Balancing the needs of students in the community college library space

As I write this, I’m sitting at the main service desk in my library. I can see all of the computers in the library from my viewpoint. We’re a small library on a small campus – but each of my 22 computers is in use.

Here’s what the students I can see are doing. There are students working in pairs, talking and discussing what they’re doing. There are students working independently on their classwork. There is a small group of students having a great time at the computers in the corner.

With all of this comes noise. Lots of noise.

In the rear of the library we have study carrels and tables. Many students are currently using these – they are attempting to use the library as a reprieve from the chaos elsewhere on campus and at their homes – yet I wonder how it’s working for them. Do they notice the noise? Is it bothersome?

How can we balance the needs of these varying groups of students in our very small libraries? We have no funding (or space) to build additional study rooms – we already have a small conference room (with no computers) and a very tiny “quiet” study room (that’s adjacent to my very noisy library instruction classroom).

It’s exciting to see so much activity in the library – but as a person that needs quiet to study, I cannot see how many of the students in the back are managing to get their work done.

How do you manage the different needs of different students in your library?

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5 thoughts on “Balancing the needs of students in the community college library space

  1. This post is going to make me sound like a mean-old librarian but I swear I’m not! I also work at a small college library (seats about 65 students). Two floors, one of which is a mezzanine, so noise travels far and fast. We completed a student survey in Spring 2014 and an overwhelming majority of student responses voted to keep the library QUIET. (We do allow whispering.) Yes, we go around shushing people, which I hate. I try to do it with kindness and good humor. As I tell our students, there are many, many places on campus to hold small meetings, study in groups, or hang out with friends and chat, but there is only one silent space with a calm and quiet atmosphere–the library. And we have to keep it that way. Although it’s a pain, we persevere, because our library is crowded! Our students are seeking out a tranquil place to study, even if they don’t want to admit it!! I’m loud, myself, and I get tired of whispering all day at work, but the students seem to really use and appreciate the silent space so we’re going to keep it that way.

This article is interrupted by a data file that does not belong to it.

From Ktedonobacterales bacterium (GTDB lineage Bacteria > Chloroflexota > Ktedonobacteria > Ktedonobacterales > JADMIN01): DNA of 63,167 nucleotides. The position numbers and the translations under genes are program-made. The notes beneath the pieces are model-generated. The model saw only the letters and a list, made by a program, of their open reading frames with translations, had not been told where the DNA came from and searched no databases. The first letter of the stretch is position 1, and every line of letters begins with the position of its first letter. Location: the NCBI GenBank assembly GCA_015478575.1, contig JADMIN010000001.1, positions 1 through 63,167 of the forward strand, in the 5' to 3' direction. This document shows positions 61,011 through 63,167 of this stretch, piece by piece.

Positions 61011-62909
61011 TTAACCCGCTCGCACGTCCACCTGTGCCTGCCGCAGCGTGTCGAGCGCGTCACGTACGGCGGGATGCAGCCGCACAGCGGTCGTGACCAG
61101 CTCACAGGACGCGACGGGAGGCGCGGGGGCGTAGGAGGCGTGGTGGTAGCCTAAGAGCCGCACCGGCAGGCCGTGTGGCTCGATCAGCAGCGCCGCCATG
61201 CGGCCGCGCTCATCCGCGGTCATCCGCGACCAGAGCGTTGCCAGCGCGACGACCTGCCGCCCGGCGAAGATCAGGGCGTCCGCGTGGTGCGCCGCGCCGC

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  2. I am currently retired but working part time at the library where I used to work.
    Your library sounds a lot like mine. Small with no real area for separate quiet study. When it got loud in our library, I would go around to the students who were studying quietly and ask them if the noise bothered them. More times than not I was told “no”. Many of the students were studying with music playing in their ears. When I did get complaints, it was from older students. When your space is small, there is really no place for students wanting quiet to go. You just try to let the noisy students know that some students want quiet and hope they go along.
    Our problem is now being resolved because we got additional space from an adjoining office to provide a separate study room for those who want quiet.
    Marilyn Carney

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  3. We also have a small building that was poorly designed as far as noise considerations go, so this definitely sounds familiar! Students are usually very good about self-policing their noise, and we tried to place the group work tables where the sound doesn’t carry so well, but every so often there’s a complaint about noise (usually after the fact, when we can’t do anything about it, argh–and, as a previous commenter said, it’s usually from older students). The quietest options are to use a study room (if available), use headphones and/or use a carrel on the second floor where the shelves dampen some of the noise. Which isn’t the greatest, but it’s the best we can do with the space as it was designed.

    But now I’m thinking I should poll the students on whether the noise level is generally okay for them… though we already know they want it as quiet as possible around exam time. 🙂

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  4. I also have a very tiny library (seats around 40) but most students at my campus want a place where they can study in groups. Because of the library’s size, it automatically becomes a quiet zone. I often see students studying in chairs in the mezzanine (it looks very uncomfortable) so I want to think of ways to convince them to come into the library.

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  5. Thanks for the great replies! Oddly enough on the day after this was posted, I had two older students complain about the noise level in the library. I was really surprised when they complained because it was one of the quieter times in the library… It seems like we need to do a poll of the students here too!

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